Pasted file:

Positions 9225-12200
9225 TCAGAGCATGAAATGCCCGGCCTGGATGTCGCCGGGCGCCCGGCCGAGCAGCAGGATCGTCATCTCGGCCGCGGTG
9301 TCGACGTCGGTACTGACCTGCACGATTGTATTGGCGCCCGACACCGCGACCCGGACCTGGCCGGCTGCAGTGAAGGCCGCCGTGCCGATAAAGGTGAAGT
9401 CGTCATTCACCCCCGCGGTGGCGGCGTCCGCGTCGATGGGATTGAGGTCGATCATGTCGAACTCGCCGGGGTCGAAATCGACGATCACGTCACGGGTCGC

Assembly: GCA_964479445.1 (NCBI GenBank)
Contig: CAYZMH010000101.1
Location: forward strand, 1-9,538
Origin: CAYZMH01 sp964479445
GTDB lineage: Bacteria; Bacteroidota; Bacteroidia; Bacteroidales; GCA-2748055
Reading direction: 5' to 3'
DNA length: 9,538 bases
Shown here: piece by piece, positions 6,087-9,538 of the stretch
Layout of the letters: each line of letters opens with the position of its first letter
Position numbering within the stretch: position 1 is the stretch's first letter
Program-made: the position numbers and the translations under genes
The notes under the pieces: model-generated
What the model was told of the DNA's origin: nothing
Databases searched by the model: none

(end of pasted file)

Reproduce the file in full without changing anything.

Positions 9225-12200
9225 TCAGAGCATGAAATGCCCGGCCTGGATGTCGCCGGGCGCCCGGCCGAGCAGCAGGATCGTCATCTCGGCCGCGGTG
9301 TCGACGTCGGTACTGACCTGCACGATTGTATTGGCGCCCGACACCGCGACCCGGACCTGGCCGGCTGCAGTGAAGGCCGCCGTGCCGATAAAGGTGAAGT
9401 CGTCATTCACCCCCGCGGTGGCGGCGTCCGCGTCGATGGGATTGAGGTCGATCATGTCGAACTCGCCGGGGTCGAAATCGACGATCACGTCACGGGTCGC

Assembly: GCA_964479445.1 (NCBI GenBank)
Contig: CAYZMH010000101.1
Location: forward strand, 1-9,538
Origin: CAYZMH01 sp964479445
GTDB lineage: Bacteria; Bacteroidota; Bacteroidia; Bacteroidales; GCA-2748055
Reading direction: 5' to 3'
DNA length: 9,538 bases
Shown here: piece by piece, positions 6,087-9,538 of the stretch
Layout of the letters: each line of letters opens with the position of its first letter
Position numbering within the stretch: position 1 is the stretch's first letter
Program-made: the position numbers and the translations under genes
The notes under the pieces: model-generated
What the model was told of the DNA's origin: nothing
Databases searched by the model: none